PETER THIEL'S FUND ADVISED FOUNDERS TO GRAB FUNDS
Peter Thiel's Founders Fund has reportedly advised its portfolio companies to withdraw their money from Silicon Valley Bank (SVB), citing concerns over the bank's relationships with Chinese companies. SVB has been a popular choice among venture-backed startups, particularly in the technology sector, but the move comes amid increasing tensions between the U.S. and China over data security concerns. SVB has stated that it complies with all regulatory requirements and has rigorous security measures in place.
CREDIT SUISSE ON THE BRINK OF SQUEEZE
Credit Suisse has delayed the publication of its annual report after being contacted by the US Securities and Exchange Commission (SEC) regarding its supply chain finance funds. The bank has faced scrutiny over its handling of the collapse of supply chain finance firm Greensill, which left investors nursing losses. Shares in the bank fell by more than 3% on the news of the delay.
THE INNER CIRCLE AT SEC
Only six cryptocurrency companies, including Coinbase and BitGo, have managed to register with the US Securities and Exchange Commission (SEC) so far due to the expensive and time-consuming process. This registration allows them to offer products and services to institutional investors that would otherwise be off-limits.
BINANCE POSITIVE POPULARITY
Binance continues to gain popularity, despite increased regulatory scrutiny, especially after Sam Bankman-Fried, the CEO of FTX, withdrew his name from consideration for the head of the US Commodity Futures Trading Commission (CFTC). This has resulted in an increased market share for Binance, despite regulatory warnings and restrictions.
Large amounts of Bitcoin, Ethereum, XRP, and Polygon were moved by whales recently. The funds were transferred to exchanges, indicating possible selling or trading activity. The movements have led to speculation about market volatility and the future of cryptocurrencies.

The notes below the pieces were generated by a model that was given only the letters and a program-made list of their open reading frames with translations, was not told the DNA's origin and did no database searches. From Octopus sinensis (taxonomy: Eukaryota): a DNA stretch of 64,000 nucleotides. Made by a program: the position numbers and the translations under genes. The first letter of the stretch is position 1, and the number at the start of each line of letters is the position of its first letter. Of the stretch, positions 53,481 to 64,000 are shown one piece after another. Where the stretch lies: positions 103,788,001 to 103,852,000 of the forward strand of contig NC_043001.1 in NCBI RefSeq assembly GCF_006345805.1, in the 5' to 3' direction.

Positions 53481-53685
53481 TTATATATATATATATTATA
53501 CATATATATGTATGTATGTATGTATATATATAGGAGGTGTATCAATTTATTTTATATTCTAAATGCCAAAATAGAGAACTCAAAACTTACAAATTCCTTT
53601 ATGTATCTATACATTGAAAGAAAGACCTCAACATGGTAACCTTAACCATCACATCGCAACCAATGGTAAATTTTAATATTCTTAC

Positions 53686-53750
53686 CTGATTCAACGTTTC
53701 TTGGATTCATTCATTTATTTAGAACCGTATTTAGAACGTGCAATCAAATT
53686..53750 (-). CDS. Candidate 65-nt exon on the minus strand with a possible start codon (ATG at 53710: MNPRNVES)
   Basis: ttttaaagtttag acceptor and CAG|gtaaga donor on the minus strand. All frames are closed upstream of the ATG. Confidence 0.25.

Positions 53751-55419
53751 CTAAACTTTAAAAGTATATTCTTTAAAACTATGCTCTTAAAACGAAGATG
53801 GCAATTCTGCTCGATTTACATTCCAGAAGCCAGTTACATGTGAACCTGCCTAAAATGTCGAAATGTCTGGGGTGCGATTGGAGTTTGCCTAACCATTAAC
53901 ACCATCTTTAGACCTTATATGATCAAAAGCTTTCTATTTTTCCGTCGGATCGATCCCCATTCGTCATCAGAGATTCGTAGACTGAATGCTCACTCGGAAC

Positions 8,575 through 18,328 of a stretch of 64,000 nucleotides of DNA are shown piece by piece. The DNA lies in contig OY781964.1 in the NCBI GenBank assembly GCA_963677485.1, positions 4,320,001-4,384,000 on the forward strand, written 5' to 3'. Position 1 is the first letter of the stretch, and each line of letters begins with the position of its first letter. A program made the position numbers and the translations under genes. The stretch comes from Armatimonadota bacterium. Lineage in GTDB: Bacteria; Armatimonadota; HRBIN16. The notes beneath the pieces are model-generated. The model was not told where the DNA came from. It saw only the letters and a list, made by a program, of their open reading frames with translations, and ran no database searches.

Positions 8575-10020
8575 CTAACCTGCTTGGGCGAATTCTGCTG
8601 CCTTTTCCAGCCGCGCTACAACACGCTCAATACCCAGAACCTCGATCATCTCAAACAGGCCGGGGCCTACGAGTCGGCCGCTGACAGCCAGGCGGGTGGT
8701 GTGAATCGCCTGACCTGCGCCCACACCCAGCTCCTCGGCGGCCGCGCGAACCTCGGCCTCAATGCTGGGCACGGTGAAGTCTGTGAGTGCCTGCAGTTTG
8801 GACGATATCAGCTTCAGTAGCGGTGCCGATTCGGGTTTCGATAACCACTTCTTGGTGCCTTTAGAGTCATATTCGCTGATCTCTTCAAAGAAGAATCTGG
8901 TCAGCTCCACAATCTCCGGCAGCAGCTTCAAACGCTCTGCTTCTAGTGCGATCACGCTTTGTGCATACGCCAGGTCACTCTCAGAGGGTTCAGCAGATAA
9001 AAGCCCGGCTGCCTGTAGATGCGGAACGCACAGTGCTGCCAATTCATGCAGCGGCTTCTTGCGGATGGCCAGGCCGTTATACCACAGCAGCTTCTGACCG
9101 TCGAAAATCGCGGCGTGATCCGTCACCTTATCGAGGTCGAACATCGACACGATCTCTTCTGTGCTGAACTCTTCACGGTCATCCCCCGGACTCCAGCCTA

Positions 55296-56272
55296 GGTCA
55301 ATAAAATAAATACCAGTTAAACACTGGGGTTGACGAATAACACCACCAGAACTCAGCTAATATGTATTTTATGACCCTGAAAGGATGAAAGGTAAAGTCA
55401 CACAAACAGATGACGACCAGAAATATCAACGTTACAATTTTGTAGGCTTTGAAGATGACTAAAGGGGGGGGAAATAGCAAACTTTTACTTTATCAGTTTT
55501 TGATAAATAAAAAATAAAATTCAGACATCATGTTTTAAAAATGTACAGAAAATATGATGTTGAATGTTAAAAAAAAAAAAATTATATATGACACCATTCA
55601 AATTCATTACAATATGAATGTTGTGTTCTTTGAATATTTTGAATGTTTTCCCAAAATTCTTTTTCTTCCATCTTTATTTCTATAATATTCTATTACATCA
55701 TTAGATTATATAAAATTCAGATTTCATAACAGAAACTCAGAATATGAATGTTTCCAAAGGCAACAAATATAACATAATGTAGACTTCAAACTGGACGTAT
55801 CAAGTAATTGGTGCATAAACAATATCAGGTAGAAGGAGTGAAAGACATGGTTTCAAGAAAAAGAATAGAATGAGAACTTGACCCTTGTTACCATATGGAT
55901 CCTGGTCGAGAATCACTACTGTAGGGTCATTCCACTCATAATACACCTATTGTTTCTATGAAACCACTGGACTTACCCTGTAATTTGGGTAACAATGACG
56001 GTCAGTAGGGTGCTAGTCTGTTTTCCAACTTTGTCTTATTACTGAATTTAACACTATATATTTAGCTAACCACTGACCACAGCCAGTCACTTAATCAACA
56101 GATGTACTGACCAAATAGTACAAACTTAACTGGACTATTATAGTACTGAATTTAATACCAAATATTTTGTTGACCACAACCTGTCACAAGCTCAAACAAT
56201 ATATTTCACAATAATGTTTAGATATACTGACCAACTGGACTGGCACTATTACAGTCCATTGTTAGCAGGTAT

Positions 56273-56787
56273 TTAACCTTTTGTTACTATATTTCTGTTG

Stablecoin firm Circle, which issues the USDC stablecoin, has revealed a $3.3 billion exposure to Silicon Valley Bank, which acts as a custodian for the company. This disclosure is notable as it shows how interlinked the cryptocurrency ecosystem is with the traditional banking system, and how risks in one sector can spill over into another. Circle stated that it has a cash balance of over $22 billion to support USDC in circulation and will continue to diversify its banking relationships.
ONE'S TRASH, ANOTHER'S TREASURE
Short-sellers have made a profit of around $600 million in just one day after the shares of Silicon Valley Bank (SVB) fell by 20% due to revelations that a leading US fintech firm, Circle, had exposed its $3.3 billion in reserve funds to the bank. The exposure has prompted concerns about the bank's stability and its potential impact on the stablecoin ecosystem, as Circle's USDC stablecoin is reportedly used by 95% of the companies in the industry.
USDC PEG BROKEN
Stablecoin USDC broke its peg to the US dollar after its issuer, Circle, revealed that it has $3.3 billion in exposure to troubled bank Silicon Valley Bank. This caused concerns among investors who feared that the situation could affect the stability of the stablecoin.
CIRCLE GOT IT COVERED
Stablecoin issuer Circle said it would use its balance sheet to cover any shortfall in reserves for its USD Coin (USDC) after revealing a $3.3 billion exposure to troubled bank Silicon Valley Bank (SVB). The announcement sparked a rally in USDC's price, which had dropped below its $1 peg. Circle said it had initiated "several steps to address the situation" and that it remained "fully committed to ensuring that USDC is fully backed at all times." The company also said it was diversifying its banking relationships.
THE BANK THAT BROKE
Much of what has been covered in this week's weekly pen was based on the recent collapse of Silicon Valley Bank (SVB). In recent times venture capitalist has urged their portfolio companies to almost overnight going to profitability. Whether this has been the true cause of SVB's sudden bank run or something entirely different, it has certainly left a trail of thoughts on what's next for the future of venture financing. Here's a timeline coverage of the 48 hours of horror.
Till We Yield Again